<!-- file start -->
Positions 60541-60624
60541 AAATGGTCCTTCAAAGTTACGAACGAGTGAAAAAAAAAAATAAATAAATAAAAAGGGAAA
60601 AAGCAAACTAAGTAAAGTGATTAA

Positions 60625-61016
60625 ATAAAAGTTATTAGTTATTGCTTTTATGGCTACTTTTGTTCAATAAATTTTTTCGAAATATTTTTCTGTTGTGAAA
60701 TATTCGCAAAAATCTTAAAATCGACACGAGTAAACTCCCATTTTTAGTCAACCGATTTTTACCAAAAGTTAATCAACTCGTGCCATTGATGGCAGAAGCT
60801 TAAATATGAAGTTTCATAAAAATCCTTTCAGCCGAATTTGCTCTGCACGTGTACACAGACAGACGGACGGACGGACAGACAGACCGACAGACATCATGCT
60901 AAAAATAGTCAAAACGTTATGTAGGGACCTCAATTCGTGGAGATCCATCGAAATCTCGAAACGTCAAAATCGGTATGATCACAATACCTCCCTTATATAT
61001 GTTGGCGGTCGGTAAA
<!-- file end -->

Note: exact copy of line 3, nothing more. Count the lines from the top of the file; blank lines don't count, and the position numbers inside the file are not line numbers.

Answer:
60601 AAGCAAACTAAGTAAAGTGATTAA